Scottish Government to improve children’s rights in secure care

A new national standard setting out what support children should expect from professionals when in the community or secure care has been published by the Scottish Government.

The Secure Care Pathway and Standards Scotland establishes what support is provided before, during and after care.
It also sets out the rights of children and young people, facing extreme vulnerabilities and risks in their lives, are respected.

Children and young people in care and with experience of care were involved in developing the standards along with secure care staff, local government and the Children and Young People’s Centre for Justice (CYCJ).

‘Going into care is distressing. Some children will not be able to show their feelings or to talk about what they are going through. That is why it is important that we have systems in place that make transitions less traumatic,’ said the Scottish minister for children and young people, Maree Todd.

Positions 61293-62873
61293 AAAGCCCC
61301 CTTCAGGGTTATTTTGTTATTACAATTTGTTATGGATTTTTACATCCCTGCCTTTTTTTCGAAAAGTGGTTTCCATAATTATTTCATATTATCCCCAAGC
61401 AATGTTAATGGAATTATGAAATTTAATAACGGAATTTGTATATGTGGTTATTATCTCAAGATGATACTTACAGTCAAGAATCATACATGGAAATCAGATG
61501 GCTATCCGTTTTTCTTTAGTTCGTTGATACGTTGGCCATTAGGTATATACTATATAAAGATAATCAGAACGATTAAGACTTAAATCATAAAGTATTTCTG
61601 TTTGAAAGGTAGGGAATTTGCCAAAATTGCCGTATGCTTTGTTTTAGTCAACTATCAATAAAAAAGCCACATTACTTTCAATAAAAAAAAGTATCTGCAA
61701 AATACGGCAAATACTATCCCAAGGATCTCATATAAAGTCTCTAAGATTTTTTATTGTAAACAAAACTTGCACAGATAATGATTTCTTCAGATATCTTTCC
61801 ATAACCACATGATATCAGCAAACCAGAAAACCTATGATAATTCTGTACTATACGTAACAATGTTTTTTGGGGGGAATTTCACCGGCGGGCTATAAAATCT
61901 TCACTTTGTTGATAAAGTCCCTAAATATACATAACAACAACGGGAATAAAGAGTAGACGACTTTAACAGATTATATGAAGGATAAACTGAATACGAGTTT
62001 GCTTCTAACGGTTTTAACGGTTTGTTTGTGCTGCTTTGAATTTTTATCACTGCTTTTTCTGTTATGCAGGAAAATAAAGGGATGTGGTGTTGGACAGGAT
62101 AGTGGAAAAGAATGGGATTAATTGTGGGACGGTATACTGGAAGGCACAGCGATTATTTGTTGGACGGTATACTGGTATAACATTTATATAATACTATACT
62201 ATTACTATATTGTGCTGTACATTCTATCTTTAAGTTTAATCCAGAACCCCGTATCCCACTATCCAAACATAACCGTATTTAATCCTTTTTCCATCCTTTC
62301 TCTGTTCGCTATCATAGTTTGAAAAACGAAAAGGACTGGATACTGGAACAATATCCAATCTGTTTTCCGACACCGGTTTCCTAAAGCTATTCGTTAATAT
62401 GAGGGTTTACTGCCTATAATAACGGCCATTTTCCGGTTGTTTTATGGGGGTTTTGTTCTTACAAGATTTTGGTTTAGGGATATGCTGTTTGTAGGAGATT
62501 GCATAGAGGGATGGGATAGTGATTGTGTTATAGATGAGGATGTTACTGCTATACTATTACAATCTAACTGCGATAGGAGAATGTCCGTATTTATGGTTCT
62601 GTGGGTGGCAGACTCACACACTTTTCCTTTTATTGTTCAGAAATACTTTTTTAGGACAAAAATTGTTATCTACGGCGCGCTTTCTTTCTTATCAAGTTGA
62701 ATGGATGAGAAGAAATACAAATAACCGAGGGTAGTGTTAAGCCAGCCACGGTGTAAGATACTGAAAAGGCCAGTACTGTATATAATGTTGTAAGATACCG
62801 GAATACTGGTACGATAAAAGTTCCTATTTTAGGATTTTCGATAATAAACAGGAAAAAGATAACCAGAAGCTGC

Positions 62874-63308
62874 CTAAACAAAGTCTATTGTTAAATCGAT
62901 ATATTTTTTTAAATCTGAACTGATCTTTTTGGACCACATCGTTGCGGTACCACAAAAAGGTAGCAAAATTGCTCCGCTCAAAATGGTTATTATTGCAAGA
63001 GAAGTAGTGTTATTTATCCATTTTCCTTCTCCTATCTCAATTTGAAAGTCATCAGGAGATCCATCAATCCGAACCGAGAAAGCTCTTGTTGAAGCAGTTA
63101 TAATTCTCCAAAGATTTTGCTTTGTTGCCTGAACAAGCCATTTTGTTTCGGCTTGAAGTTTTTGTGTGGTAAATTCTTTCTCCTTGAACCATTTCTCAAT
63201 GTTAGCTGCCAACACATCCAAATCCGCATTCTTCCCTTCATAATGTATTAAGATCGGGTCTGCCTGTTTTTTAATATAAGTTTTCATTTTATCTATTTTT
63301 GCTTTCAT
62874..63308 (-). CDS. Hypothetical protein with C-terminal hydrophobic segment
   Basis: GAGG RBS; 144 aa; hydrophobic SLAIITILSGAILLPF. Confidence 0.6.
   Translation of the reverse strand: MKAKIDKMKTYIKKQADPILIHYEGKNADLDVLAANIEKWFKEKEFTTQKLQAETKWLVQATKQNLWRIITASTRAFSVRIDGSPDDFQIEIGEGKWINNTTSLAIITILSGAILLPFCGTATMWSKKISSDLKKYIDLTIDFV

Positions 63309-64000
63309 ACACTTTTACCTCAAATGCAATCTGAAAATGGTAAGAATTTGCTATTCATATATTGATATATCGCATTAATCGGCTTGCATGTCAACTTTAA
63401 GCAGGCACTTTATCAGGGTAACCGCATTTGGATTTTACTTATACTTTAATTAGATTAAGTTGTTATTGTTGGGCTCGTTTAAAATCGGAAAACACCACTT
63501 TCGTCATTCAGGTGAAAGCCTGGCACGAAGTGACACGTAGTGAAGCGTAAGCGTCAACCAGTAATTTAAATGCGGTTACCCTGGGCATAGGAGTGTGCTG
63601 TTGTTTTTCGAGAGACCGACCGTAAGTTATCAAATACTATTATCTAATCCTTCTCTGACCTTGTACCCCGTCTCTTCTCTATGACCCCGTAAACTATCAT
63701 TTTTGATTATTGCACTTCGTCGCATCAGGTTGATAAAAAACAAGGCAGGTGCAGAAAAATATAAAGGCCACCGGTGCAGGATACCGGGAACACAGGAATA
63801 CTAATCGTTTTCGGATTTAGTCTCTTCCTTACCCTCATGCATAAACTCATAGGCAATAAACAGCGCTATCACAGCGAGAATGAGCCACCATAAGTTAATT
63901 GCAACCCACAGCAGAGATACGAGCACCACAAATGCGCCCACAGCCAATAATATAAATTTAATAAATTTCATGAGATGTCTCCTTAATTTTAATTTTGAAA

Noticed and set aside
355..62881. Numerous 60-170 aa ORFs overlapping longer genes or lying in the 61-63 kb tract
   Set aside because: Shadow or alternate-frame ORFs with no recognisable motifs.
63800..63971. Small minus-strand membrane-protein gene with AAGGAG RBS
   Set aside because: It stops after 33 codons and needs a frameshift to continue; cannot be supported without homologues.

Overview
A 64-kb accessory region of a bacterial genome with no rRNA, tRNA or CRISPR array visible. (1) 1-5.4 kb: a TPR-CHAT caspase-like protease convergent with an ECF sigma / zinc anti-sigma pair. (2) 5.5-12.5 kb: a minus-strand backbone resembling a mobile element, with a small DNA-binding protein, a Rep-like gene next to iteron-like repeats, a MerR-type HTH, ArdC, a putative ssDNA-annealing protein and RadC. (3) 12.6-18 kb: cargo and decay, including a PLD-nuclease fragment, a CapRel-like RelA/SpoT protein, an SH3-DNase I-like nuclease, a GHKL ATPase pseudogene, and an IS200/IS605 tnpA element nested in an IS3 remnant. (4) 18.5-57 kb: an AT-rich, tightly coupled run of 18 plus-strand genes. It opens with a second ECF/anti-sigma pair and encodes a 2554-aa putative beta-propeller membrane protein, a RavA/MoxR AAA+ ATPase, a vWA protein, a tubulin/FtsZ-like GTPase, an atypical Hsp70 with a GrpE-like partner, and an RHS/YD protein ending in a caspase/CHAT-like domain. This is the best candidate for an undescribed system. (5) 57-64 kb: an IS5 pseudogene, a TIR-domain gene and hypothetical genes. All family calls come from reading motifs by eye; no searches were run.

‘The standards are fully co-produced by young people living in secure care and those with care experience and are written from the child’s perspective to ensure young people’s voices are heard, their rights are adhered to and they are treated with respect.

‘The standards reinforce our commitment to the Scottish Government’s Getting it Right for Every Child policy, supporting the incorporation of the United Nations Convention on the Rights of the Child and the important asks of the Independent Care Review Promise published earlier this year. Above all our young people must feel safe, loved and cared for in a compassionate nurturing environment,’ added Ms Todd.

Cllr Paul O’Kane, who is a member of the COSLA children and young people board said: ‘We very much welcome the launch of the Secure Care Pathway and Standards. This is an important milestone in the delivery of secure care services in Scotland and we all need to work together to make sure that the Standards are full implemented.

‘It is particularly welcome that children and young people have been at the heart of the development of the Standards and that they are embedded in children’s rights. We will now ensure that we continue this partnership approach as we take on the task of implementation.’

Photo Credit – 903115 (Pixabay)

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